A quotation from Israel Policy Forum Chair Susie Gelman in a recent Haaretz article has stuck with me since first reading it. Following Netanyahu’s welcoming encouragement of the Otzma Yehudit party back into Israeli politics, Susie said:

Not only did it resonate with me, but it was circulated widely through retweets by various invested individuals like IPF Atid Los Angeles leader Joe Goldman, Brookings’ foreign affairs director Tamara Cofman Wittes, and even with the Israeli NGO leader Uri Keidar of Yisrael Hofsheet. It is through this intergenerational context and conversation, that I now attempt to channel the perspectives and experiences of the dozens – indeed hundreds and hundreds by now – of IPF Atidniks around the country who are increasingly grappling with these difficult issues as a result of Israel Policy Forum’s new work with my millennial generation.

It’s not only Susie’s words that I’d like to piggyback off of, but also those of Michael Koplow. Israel Policy Forum’s Policy Director adds in his 2018 “Does Israel Owe Us Anything?” column that while younger generations zoom in on Israel’s actions, the “much larger segment of American Jews that still feels a strong connection to and pride in Israel is driven by something less tangible but more emotionally resonant, which is not what Israel does but what Israel is.” Applying this framing to American Jewish political actions over the past few decades until now, one can see how the attachment to Israel’s symbolic being has sustained the unifying concepts of Jewish peoplehood as we know it, as well as the broad bipartisan advocacy for Israel.

When on the road with Israel Policy Forum, I will often hear questions from younger generations like “Why can’t Israel just stop doing this, or start doing that?” – while more seasoned community members will ask “Why can’t millennials just love Israel for what it is? Why are they so focused on the conflict?” In this context, we can see how Koplow’s framing helps explain both the relative lack of opposition to Israel’s 52-year control over the West Bank and its Palestinians on the part of American Jewish institutions, as well as in the dynamics playing out with new organizations that challenge the prevailing talking points. In sum, young American Jews are challenging this foundation because they are less inclined to view Israel primarily through its symbolism and are much more likely to interact with it just like all other countries: by the words, policies, and actions it takes.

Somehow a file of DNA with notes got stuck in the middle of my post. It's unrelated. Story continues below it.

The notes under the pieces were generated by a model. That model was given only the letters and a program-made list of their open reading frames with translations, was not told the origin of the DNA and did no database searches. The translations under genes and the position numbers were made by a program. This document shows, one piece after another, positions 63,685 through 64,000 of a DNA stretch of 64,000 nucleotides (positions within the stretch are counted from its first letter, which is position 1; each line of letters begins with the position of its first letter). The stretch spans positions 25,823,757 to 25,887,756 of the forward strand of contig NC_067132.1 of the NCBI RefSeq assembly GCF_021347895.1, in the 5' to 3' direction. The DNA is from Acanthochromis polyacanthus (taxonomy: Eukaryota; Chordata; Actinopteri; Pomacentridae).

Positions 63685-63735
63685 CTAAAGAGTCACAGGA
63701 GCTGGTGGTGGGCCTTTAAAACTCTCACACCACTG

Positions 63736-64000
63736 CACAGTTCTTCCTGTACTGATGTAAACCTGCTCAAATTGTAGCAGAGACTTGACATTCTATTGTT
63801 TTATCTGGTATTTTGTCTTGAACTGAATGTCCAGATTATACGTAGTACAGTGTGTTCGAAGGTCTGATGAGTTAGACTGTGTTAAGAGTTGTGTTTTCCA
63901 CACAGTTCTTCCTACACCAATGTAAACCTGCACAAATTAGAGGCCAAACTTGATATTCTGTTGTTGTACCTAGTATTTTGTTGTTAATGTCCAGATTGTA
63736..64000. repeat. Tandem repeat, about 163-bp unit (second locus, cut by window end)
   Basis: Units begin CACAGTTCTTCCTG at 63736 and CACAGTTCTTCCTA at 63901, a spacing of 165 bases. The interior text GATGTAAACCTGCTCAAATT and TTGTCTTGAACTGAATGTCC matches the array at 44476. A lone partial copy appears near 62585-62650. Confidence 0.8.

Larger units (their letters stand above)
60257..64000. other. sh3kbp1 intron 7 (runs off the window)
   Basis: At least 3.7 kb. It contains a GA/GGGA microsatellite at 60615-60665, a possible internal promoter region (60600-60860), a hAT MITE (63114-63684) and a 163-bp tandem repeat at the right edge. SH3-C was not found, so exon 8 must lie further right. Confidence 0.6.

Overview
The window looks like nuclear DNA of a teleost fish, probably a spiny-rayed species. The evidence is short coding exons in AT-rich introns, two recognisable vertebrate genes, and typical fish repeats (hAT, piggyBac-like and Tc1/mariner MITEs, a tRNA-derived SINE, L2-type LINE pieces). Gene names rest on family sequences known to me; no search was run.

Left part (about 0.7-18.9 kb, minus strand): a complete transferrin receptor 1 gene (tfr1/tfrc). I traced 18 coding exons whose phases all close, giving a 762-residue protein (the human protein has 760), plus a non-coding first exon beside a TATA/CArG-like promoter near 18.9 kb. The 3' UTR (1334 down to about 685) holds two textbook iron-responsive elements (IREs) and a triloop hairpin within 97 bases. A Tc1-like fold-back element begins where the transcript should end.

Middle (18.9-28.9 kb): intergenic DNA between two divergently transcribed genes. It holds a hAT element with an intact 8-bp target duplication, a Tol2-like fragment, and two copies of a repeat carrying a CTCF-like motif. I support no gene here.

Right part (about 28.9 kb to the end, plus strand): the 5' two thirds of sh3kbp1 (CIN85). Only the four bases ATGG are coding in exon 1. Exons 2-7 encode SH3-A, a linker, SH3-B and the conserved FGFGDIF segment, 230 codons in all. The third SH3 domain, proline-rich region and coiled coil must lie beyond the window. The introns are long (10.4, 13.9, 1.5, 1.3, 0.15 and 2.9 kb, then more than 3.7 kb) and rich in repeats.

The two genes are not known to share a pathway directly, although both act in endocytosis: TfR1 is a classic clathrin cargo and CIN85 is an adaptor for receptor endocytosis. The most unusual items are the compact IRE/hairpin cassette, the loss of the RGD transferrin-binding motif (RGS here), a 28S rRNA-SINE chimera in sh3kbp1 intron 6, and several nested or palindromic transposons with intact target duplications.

Was this generational rift inevitable? Are second and third-generation survivors of the Holocaust or the 1948 expulsion from Arab lands bound to take the Jewish State for granted as the twentieth century fades into historical memory? Since I was born just a few days after Israel Policy Forum was founded in September 1993, it’s hard for me to answer that purely from a historical perspective. My best attempt at this, however, is through an experience I know is shared by thousands of other millennial Jews from trips we took as young adults:

After experiencing all the mixed, positive emotions walking from Independence Hall down Rothschild Street through modern Zionism’s most trendy foothold in Tel Aviv, our group arrives at Rabin Square in the heart of the city. I can still hear the different tour guides in my memories: “This was right where it happened. This is where the prime minister was assassinated. And this was where President Clinton spoke to our nation and our people: ‘Shalom Chever.’”

For me and my friends listening, we couldn’t help but latch on to that endless ideal that Rabin, and Israel represented. A Jewish warrior of measured optimism who died for the cause of peace and for a better future for his entire people: this is what Israel is, what Israel symbolizes, and what Israel does.

I cannot state with confidence that had Rabin’s vision for peace been realized, we would be in a much different place in this generational dilemma.  Perhaps if it had, the generation that built the state could have gradually transitioned Israel’s future over to the next generation beneficiaries of their (and many of your) efforts and investments. Perhaps Israel’s next chapter of integration into the modern Middle East would have been written. However, we know how this story unfolded. Many many more lives were lost to terror and war. My Israeli cousins remain in uniform while their most intimate neighbors are in refugee camps or the isolated enclaves of Areas A/B.